Viewing the Moon Through Binoculars

The complete astronomer’s guide to viewing the Moon using binoculars

Compare sizes to prices and you'll see bigger is better and more expensive
Compare sizes to prices and you’ll see bigger is better and more expensive

People often ask me whether they can get great views of the solar system using even simple 7 x 35 binoculars and the answer is yes. It doesn’t matter if you’re using relatively expensive 7 x 35 Leitz Leica BA Trinovid binoculars or the less expensive Celestron 71300. The night sky will explode with visual gems invisible to the naked eye and the Moon will come alive with color when viewed through binoculars.

The view becomes even better when seen through binoculars like the Oberwerk 100mm giant binocular telescope. Numerous double stars can be seen using state-of-the-art astronomy binoculars, variable stars will noticeably fluctuate at times, and you’ll see stars the naked eye isn’t able to discern. The list of objects to view using binoculars is virtually endless, but let’s start with the Moon.

The Moon

A mere 238,000 miles distant, the Moon offers viewers on Earth more visual gems than any other object in the solar system. Soaring mountains, immense plains, insanely deep and wide valleys, and hundreds of craters are easily visible on the Moon using astronomy binoculars.

Selecting the best lunar phase for viewing the Moon is critical for people deciding to tour our closest neighbor using binoculars. Very little detail is often visible on the surface after a New Moon, but as the Moon rises further east night after night, more features of the surface come into view. During the First-Quarter phases of the Moon, an amazing variety of lunar surface terrain can be viewed through binoculars.

The huge plains of the lunar seas Serenitatis, Mare Crisium, Tranquillitatis, and Fecunditatis cover the equatorial regions of the Moon. Travel northward to view several large craters scattered across the landscape or south to view an area often called the “no man’s land” of the Moon. Experience the south polar region to be inspired by the rough beauty of a region with so many craters it’s often hard to tell them apart.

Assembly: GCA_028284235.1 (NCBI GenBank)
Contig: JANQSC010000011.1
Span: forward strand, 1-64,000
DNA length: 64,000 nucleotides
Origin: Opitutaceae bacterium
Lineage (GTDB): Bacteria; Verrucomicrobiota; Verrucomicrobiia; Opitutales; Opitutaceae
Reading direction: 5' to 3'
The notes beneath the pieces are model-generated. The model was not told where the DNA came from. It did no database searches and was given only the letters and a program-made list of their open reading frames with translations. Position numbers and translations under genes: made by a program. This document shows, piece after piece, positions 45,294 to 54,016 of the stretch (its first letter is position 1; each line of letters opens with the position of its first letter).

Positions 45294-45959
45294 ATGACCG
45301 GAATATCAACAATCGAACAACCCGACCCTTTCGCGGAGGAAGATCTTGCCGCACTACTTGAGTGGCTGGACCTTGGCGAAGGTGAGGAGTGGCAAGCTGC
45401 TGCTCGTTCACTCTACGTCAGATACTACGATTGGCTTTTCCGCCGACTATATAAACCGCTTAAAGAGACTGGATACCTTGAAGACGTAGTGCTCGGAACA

It’s always fascinating to view the line dividing the night and day on the Moon, which astronomers refer to as the Moon’s terminator (lunar terminator). Viewers can often see unusual lighting effects on the surface as the Sun rises and sets. If you view from the right angle, a crater can look like a bright, bottomless pit. Sunlight can often be seen traveling down the wall until it floods the bottom of the crater.

The best time to view a New Moon is normally April and May for viewers in the northern hemisphere, and October and November in the southern regions of the planet. Viewers north of the equator desiring to experience the Moon less than a day before New Moon should view during July and August, while those south of the equator will have better luck during January and February. During these times the Moon is higher in the sky, so if you slowly scan a point below the horizon directly under the Sun and the view is free of obstacles, you might experience an extremely thin crescent.

Modern astronomy binoculars offer grand and inspiring views of the Moon and solar system sure to open the mind to the usefulness of binoculars when viewing the universe. Make plans to check out the view they offer and we’re sure you’ll discover just how useful they’re.

Read about Albert Einstein and his space-time in “Space and Time, or Space-Time

Ever wonder what space archaeologists in the future if our civilization crumbles? Read “Earth Mission Discovers Something Unusual“.

Does life exist beyond the dusty ball of dirty water we call Earth? Read “The Possibility of Intelligent Lifeforms Existing in the Universe“.

 

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Binotron-27 astronomy binoculars

Binotron-27 Binoviewers

Astronomy Products

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Binotron-27 astronomy binoculars
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Astronomy binoculars are the clear winner

Re-engineered from the ground up

Designed to view the cosmos

Denkmeier’s new Binotron-27 is the ultimate binoviewer

  • New Diopter adjusters allow each eye to focus individually without rotating the eyepieces

  • New Patent Pending Collitron Eyepiece Holders allow for easy collimation in minutes without special tools or a telescope